Day 8 / Tuesday, 18 September 2012
This morning we popped up early for something I’d been anticipating ever since I planned this trip: lunch with the gentlemen of the ESB. Gerry works for the ESB (Electricity Supply Board—in other words, the electric company), I have become friends with his colleagues Brendan and Pat, and we traditionally “do lunch” when I visit.
So Margaret and I drove all the way in to Harold’s Cross, where Gerry’s office (the Archives) is located, and where we would park the car. We had some time, so we snacked on sandwiches (in anticipation of a late lunch), and while Gerry gave Margaret a tour, I had time to check e-mail and so forth. It was good to see Pat, who arrived shortly after we did.
Our first stop would be House 29, the Georgian house museum owned and operated by the ESB. The museum is situated just a half block from Merrion Square—and if you’ve seen the famous photographs of brightly colored Dublin fanlight doors, you’ve seen the Merrion Square neighborhood, which was built over thirty years beginning in 1762. House 29 was completed in 1794 and was first occupied late that year; the house has been refurbished to look as it might have looked at that time. (There is a lot of historical information in the link above, so be sure to check it out.)
Jill and Alli met us as House 29, as did Brendan. And we were greeted like visiting royalty, I must say, even by the museum’s curator, Sandra. (I’ve just sent off all my thank-you notes.) We were in time for a tour, which ranges from the basement to three floors above. I’ve been here before, of course, but I enjoyed this refresher course on how well-off Dubliners lived in those days. (One doesn’t even want to consider how not well-off Dubliners lived in that era; I’m certainly grateful for the conveniences I now take for granted.)
From Lower Fitzwilliam Street, we walked along Baggot Street (which becomes Merrion Row) to the Royal Hibernian Academy, just about three blocks. The RHA is, Brendan told us, is a collective of Irish artists; you have to be nominated in order to join the collective. (RHA’s mission statement says it is dedicated to developing, affirming, and challenging the public’s appreciation and understanding of traditional and innovative approaches to the visual arts. Whew. It was founded in 1823.) It is a lovely building with several galleries; we were there to see the Seán Keating exhibit (officially titled Seán Keating and the ESB: Enlightenment and Legacy), sponsored, of course, by the ESB.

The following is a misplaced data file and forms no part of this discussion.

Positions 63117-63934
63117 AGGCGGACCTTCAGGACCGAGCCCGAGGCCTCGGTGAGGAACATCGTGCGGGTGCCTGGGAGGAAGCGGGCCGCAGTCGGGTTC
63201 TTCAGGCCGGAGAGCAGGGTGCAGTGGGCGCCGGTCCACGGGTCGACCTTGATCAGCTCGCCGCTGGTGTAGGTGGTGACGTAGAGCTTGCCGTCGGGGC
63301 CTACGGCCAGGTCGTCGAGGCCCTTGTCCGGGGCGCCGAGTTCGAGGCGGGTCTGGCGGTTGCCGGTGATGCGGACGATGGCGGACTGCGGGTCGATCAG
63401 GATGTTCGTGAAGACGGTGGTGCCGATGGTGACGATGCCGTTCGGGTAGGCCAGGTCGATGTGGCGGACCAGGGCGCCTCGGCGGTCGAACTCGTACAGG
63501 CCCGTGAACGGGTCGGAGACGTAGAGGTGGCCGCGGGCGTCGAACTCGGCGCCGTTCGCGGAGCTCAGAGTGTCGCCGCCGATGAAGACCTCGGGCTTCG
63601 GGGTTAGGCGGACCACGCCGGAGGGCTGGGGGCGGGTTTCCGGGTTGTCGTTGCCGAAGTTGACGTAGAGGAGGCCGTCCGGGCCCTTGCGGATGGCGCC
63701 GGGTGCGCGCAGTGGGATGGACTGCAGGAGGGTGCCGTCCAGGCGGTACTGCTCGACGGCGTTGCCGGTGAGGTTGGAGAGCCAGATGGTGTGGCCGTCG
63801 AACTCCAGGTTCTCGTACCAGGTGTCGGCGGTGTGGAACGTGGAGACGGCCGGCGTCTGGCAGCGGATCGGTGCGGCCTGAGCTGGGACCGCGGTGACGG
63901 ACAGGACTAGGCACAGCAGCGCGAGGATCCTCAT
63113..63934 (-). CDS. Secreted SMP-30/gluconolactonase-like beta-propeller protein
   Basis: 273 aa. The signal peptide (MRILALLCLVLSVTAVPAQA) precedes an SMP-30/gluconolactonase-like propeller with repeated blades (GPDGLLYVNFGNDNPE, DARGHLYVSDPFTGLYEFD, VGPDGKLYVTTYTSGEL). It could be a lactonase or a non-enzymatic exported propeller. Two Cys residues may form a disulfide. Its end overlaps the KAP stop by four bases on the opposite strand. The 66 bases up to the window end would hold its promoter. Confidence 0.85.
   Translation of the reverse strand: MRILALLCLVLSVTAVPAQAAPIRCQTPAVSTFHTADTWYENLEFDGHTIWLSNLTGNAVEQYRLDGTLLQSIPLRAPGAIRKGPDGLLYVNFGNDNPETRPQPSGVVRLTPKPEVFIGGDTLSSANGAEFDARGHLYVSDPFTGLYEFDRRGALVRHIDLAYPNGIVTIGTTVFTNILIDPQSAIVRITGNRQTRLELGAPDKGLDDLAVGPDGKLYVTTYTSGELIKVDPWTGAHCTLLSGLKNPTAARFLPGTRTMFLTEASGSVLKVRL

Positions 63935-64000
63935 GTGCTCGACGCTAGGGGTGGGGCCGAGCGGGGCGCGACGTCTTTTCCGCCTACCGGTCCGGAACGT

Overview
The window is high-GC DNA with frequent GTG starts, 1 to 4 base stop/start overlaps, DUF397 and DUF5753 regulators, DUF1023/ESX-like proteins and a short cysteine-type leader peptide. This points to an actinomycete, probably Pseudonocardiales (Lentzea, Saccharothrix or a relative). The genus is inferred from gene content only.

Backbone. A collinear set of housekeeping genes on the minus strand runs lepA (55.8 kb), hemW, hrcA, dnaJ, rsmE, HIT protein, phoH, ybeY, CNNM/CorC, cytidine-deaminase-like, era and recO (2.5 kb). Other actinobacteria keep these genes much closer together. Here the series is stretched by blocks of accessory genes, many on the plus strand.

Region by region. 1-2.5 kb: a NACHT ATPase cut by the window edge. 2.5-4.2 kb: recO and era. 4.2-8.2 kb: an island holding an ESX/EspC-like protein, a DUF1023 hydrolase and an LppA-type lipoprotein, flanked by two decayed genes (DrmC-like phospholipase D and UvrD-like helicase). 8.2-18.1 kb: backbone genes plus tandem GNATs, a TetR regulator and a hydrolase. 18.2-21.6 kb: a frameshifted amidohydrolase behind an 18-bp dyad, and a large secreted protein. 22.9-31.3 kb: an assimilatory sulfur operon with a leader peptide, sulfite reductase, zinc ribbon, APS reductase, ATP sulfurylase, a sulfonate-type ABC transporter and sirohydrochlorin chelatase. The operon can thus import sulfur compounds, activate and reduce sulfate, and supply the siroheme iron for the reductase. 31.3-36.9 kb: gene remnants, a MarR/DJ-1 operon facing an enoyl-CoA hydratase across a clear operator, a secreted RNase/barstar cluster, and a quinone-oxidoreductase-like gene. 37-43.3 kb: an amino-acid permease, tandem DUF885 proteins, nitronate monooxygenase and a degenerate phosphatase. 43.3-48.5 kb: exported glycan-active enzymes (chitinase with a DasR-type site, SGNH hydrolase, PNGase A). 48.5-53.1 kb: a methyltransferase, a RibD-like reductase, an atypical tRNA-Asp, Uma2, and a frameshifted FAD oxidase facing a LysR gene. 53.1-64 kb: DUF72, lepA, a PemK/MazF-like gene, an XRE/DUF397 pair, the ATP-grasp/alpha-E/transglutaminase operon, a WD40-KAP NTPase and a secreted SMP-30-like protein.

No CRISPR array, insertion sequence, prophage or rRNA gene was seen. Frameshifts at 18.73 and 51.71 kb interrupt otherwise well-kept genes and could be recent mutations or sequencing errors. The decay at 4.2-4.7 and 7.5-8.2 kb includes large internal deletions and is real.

It’s appropriate that the exhibit is here, as Keating—an Irish artist in the romantic-realist style—was elected to the RHA in 1923. Born in 1889, Keating was not quite twenty-seven years old and studying art in London when the Easter Rising began the Irish war for independence from British rule. He returned home and documented on canvas these hostilities and the subsequent civil war; after that he was commissioned (read more about it here) to document the building of Ardnacrusha (1925–1929), a dam on the Shannon near Limerick. This hydroelectric plant (I’ve visited it, and written about it in a previous travelogue, which is not yet posted here; it pains me that I can’t yet link to that information … but I will, I will) belongs to the ESB, of course, and I’ve been hearing about Seán Keating for nearly eleven years—so I can’t tell you how thrilled I was to finally see in person Night’s Candles Are Burnt Out, Keating’s iconic 1929 painting that symbolizes the passing of the old Ireland (see it here).
Look, love, what envious streaks
Do lace the severing clouds in yonder east.
Night’s candles are burnt out, and jocund day
Stands tiptoe on the misty mountain tops.
I must be gone and live, or stay and die.
—William Shakespeare, Romeo and Juliet, act 3, scene 5